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HOME > Expert Assessments > Climate Diagnostics Bulletin > Extratropical Highlights
 
Extratropical Highlights - June 2004
 

1. Northern Hemisphere

The 500-hPa circulation pattern during June featured above average heights from Mongolia eastward to Alaska, over Greenland, and southwestern Europe, and below-average heights across Canada, the central North Atlantic, Scandinavia, and eastern Siberia (Fig. E9). These circulation anomalies contributed to strong negative values of the West Pacific (-2.3) teleconnection pattern and the North Atlantic Oscillation (2.1, NAO), and to a strong positive value (+2.0) of the East Atlantic teleconnection pattern (Table E1, Fig. E7).

      Prominent temperature departures during June included warmer-than-average conditions across Alaska, western Canada, the high latitudes of the North Atlantic, and Western Europe, and cooler-than-average conditions across central and eastern Canada, and over the central United States (Fig. E1). The prominent precipitation anomalies during June reflected above-average rainfall across the Gulf Coast and southeastern regions of the United States, and below-average totals over Alaska and southwestern Europe (Figs. E3, E4, E5).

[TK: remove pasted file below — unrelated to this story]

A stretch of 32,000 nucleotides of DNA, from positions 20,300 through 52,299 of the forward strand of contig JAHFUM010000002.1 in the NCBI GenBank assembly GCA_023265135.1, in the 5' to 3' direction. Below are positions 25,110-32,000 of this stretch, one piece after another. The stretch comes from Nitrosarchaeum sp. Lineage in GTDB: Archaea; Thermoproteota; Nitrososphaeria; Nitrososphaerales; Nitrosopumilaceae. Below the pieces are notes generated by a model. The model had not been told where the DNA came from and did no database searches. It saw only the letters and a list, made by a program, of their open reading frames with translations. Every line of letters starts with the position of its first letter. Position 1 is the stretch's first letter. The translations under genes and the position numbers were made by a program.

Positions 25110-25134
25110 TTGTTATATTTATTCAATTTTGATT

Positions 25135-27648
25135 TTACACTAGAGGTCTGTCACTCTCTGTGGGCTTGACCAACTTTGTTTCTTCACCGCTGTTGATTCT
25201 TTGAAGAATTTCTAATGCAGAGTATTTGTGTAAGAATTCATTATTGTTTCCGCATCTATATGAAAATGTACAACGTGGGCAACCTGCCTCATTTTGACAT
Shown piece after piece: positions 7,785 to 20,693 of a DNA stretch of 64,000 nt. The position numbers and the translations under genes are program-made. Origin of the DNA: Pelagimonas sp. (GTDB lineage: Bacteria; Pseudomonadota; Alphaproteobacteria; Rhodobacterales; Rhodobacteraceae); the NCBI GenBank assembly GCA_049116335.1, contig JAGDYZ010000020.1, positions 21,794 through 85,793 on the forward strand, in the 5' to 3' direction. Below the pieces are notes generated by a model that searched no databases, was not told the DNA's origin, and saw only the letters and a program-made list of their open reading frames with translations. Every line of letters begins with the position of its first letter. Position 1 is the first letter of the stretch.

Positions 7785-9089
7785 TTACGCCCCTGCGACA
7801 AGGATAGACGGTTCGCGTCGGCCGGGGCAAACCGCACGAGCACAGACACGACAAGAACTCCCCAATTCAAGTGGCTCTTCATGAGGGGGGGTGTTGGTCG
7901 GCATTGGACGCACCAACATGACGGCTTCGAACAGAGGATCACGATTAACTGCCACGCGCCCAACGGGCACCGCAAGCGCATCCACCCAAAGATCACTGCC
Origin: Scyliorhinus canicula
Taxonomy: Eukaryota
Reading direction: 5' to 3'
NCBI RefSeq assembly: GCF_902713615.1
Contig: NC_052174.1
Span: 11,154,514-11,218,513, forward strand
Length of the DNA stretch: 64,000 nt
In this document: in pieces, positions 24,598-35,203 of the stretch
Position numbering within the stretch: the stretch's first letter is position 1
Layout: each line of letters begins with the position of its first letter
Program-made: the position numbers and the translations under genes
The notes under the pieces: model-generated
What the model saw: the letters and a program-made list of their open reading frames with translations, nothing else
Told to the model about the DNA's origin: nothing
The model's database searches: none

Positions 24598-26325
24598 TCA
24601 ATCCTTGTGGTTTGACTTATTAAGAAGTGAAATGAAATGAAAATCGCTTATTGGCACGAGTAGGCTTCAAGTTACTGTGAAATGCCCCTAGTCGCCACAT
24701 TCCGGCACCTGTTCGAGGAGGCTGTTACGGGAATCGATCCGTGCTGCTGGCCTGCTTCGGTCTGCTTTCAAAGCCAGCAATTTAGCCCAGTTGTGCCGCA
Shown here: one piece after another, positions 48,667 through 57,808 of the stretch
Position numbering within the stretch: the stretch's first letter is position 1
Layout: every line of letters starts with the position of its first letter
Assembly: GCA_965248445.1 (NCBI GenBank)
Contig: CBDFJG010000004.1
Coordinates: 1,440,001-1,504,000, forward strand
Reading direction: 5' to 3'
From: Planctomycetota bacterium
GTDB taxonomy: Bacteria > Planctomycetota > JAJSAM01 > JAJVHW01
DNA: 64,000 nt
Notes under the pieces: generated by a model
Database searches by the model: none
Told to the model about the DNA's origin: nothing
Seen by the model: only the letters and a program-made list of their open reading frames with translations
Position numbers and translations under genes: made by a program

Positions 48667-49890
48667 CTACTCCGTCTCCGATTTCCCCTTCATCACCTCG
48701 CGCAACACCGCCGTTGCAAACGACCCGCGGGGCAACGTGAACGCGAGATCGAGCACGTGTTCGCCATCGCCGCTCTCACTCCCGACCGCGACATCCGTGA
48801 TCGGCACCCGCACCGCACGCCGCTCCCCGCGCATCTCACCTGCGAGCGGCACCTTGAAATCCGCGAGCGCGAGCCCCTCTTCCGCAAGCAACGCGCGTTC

a. Pacific/North America

Over the North Pacific above-average 500-hPa heights extended across the western and central North Pacific, and below-average heights were observed over eastern Siberia. This anomaly pattern reflects the strong negative phase (-2.2) of the West Pacific teleconnection pattern (Table E1, Fig. E7), and was associated with a northward shift of the East Asian jet stream. Over North America the circulation during June reflected a persistent blocking ridge over Alaska and western Canada, and an amplified Hudson Bay trough that was also expanded westward (Fig. E9). These ridge and trough axes are approximately 30 west of their climatological positions over the Rocky Mountains and eastern Canada, respectively. These circulation anomalies were associated with a well-defined jet core across the north-central and northeastern United States (Fig. E10).